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“How are you?” Beth (Jen­nifer Ja­son Leigh) asks her ex-boyfriend, a per­pet­u­ally scowl­ing neu­rotic named Roger Green­berg (Ben Stiller), early in Noah Baum­bach’s new film. “Leonard Maltin would give me a two and a half,” Green­berg re­sponds.

I can’t be quite as kind with Green­berg, a some­times an­noy­ing drama that re­quires a lot of pa­tience but still ex­udes enough charm to carry it through. Baum­bach, who di­rected The Squid and the Whale and Mar­got at the Wed­ding (and who scripted last year’s Fan­tas­tic Mr. Fox) also wrote Green­berg, based on a story he and his wife, Jen­nifer Ja­son Leigh, con­ceived.

All th­ese films re­volve around the fam­ily unit in one way or an­other, and that unit is usu­ally dis­rupted by con­flict, sex­ual or ro­man­tic angst, and char­ac­ters who can’t quite find their place in the world.

Roger — known to all as Green­berg — falls into the last cat­e­gory. He’s a mu­si­cian-turned-car­pen­ter who is out of place in a crowd, and even more so when he’s alone. He just got out of a hospi­tal.

“Was he sick?” one char­ac­ter asks Phillip, Roger’s brother. “Not that kind of hospi­tal,” Phillip ex­plains. With noth­ing to do but con­cen­trate on do­ing noth­ing, Green­berg agrees to house-sit for his

IGreen­berg, lost-in-L.A. angst­fest, Re­gal DeVar­gas, 2 chiles

brother in Los An­ge­les. Green­berg’s only real chore is to watch the fam­ily dog and build a dog house. En­ter Florence (Greta Ger­wig), Phillip’s per­sonal as­sis­tant, who swings by to pick up last week’s check. She dis­cov­ers that Green­berg doesn’t drive, which means she’s got to run around pick­ing up dog food and whiskey for him. She takes him back to her apart­ment, where he im­me­di­ately be­gins to me­chan­i­cally per­form oral sex on her.

She’s ob­vi­ously not into it, but she doesn’t protest ei­ther. “Do you hear a train?” she non­cha­lantly asks as Green­berg sets about his task. They don’t get very far af­ter that.

It turns out this is a ro­man­tic match made in a trauma ward. Both are hurt­ing — we never quite learn why — and both want to reach out. But in do­ing so, they tend to hit, rather than ca­ress, be­cause they just don’t know how to love. Even their smiles are hes­i­tant.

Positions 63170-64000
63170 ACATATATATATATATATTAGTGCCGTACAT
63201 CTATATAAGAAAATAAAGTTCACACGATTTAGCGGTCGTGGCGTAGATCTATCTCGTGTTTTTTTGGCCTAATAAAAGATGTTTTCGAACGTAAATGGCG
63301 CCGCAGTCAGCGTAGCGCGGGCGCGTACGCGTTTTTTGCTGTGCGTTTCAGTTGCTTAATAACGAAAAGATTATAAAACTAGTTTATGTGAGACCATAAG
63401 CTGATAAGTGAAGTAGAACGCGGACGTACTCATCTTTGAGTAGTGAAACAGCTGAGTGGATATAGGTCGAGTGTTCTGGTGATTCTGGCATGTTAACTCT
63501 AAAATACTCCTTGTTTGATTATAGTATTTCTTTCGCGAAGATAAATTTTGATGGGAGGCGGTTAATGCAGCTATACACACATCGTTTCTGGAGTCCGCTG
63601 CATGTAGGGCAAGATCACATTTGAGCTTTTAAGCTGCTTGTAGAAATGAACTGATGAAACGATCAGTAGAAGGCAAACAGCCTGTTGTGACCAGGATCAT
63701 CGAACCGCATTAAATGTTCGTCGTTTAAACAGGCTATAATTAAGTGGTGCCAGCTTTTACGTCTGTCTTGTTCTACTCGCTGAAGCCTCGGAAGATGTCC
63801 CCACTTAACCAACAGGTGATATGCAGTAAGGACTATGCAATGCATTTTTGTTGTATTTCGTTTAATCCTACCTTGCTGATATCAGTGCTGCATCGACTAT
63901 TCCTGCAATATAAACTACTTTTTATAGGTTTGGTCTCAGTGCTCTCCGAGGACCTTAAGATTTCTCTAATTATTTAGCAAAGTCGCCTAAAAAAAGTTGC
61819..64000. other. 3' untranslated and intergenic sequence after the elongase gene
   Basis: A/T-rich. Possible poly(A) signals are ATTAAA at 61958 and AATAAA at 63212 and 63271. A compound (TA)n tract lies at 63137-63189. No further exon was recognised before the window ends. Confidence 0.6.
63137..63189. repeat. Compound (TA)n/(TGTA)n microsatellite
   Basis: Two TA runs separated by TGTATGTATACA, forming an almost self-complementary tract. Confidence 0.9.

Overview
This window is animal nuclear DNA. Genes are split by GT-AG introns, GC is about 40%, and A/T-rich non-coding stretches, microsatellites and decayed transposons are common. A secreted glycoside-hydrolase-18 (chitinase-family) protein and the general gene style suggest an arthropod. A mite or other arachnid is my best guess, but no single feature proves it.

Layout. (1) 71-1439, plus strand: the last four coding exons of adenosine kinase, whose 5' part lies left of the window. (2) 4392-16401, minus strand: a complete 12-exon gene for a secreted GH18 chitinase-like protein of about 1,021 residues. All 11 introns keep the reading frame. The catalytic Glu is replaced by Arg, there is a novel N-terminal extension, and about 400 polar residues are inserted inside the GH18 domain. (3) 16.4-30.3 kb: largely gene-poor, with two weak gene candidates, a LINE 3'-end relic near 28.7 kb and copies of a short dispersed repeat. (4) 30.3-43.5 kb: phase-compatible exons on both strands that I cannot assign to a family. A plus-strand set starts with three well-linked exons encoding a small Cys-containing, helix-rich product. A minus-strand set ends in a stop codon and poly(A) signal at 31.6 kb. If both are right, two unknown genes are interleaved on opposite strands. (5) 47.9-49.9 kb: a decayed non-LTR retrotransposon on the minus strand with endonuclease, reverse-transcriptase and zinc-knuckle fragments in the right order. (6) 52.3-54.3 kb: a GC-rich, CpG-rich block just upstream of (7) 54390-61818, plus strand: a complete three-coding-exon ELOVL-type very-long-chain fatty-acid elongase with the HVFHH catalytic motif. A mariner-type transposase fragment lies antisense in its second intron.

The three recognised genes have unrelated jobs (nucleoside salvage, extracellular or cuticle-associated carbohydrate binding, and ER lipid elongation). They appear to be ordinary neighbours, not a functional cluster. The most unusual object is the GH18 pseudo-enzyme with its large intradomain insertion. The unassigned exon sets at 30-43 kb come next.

The dif­fer­ence be­tween the two is that Florence sees that other peo­ple hurt, and Green­berg does not. He’s obliv­i­ous to the pain, the loss, and the angst of his so-called friends, in­clud­ing Beth and one of his old band mates, Ivan (Rhys Ifans). Green­berg only be­gins to feel the slight­est pangs of em­pa­thy when his brother’s dog falls mys­te­ri­ously ill and has to be rushed to the an­i­mal hospi­tal.

Green­berg doesn’t even come close to want­ing to be a feel-good ro­man­tic com­edy, in which the doggy’s close call with death or any of the other po­ten­tially tragic per­sonal events that be­fall the char­ac­ters shake Green­berg out of his neu­ro­sis to a happy end­ing. Green­berg is a risky movie. It’s in no hurry to get to where it’s go­ing, and it places con­sid­er­able em­pha­sis on its ti­tle char­ac­ter’s self-in­dul­gent per­son­al­ity. It doesn’t help that Stiller plays the char­ac­ter with ei­ther rage or cyn­i­cal de­tach­ment, as if he’s a dis­tant cousin to sim­i­lar char­ac­ters in lesser Woody Allen movies.

What does help is the work of the sup­port­ing cast, in­clud­ing Ger­wig. Her Florence is adrift in a world that seems to have no use for her, and yet she keeps chug­ging along, vainly hop­ing that some­thing or some­one will tow her into port. There’s a scene early in the film where she wakes up next to a one-night stand af­ter un­event­ful, clumsy sex, and her hand reaches out to touch her lover’s back with an un­easy cau­tion, as if she’s afraid she will be elec­tro­cuted.

Equally ef­fec­tive is the work of Ifans and Mer­ritt Wever, who plays Gina, Florence’s in­quis­i­tive, lo­qua­cious friend. Gina seems to be the only char­ac­ter in the story who isn’t filled with in­ner pain. All the other peo­ple are in crit­i­cal con­di­tion, and the only drug that can save them is love, which is ev­i­dently be­ing ra­tioned.

The edit­ing and pre­sen­ta­tion of scenes is oc­ca­sion­ally con­fus­ing, and the sound­track res­onates with ham­mer­like noises that may re­mind you of a cuckoo clock us­ing ex­plo­sions to an­nounce the time — ap­par­ently to blud­geon us with the no­tion that life can be a loud, bumpy ride for some. There’s very lit­tle back story — Baum­bach prefers to put peo­ple who are in­ter­nally torn up in an un­fa­mil­iar en­vi­ron­ment and then watch them ei­ther im­plode or des­per­ately at­tempt to save them­selves. Still, the pic­ture has the weight of quiet au­thor­ity, it’s laced with juicy lit­tle mo­ments of wry hu­mor, and it’s packed with enough quirky se­quences to make you want to root for th­ese peo­ple.

Mind the heel: Greta Ger­wig and Ben Stiller

En­nui for three: Greta Ger­wig, Rhys Ifans, and Ben Stiller

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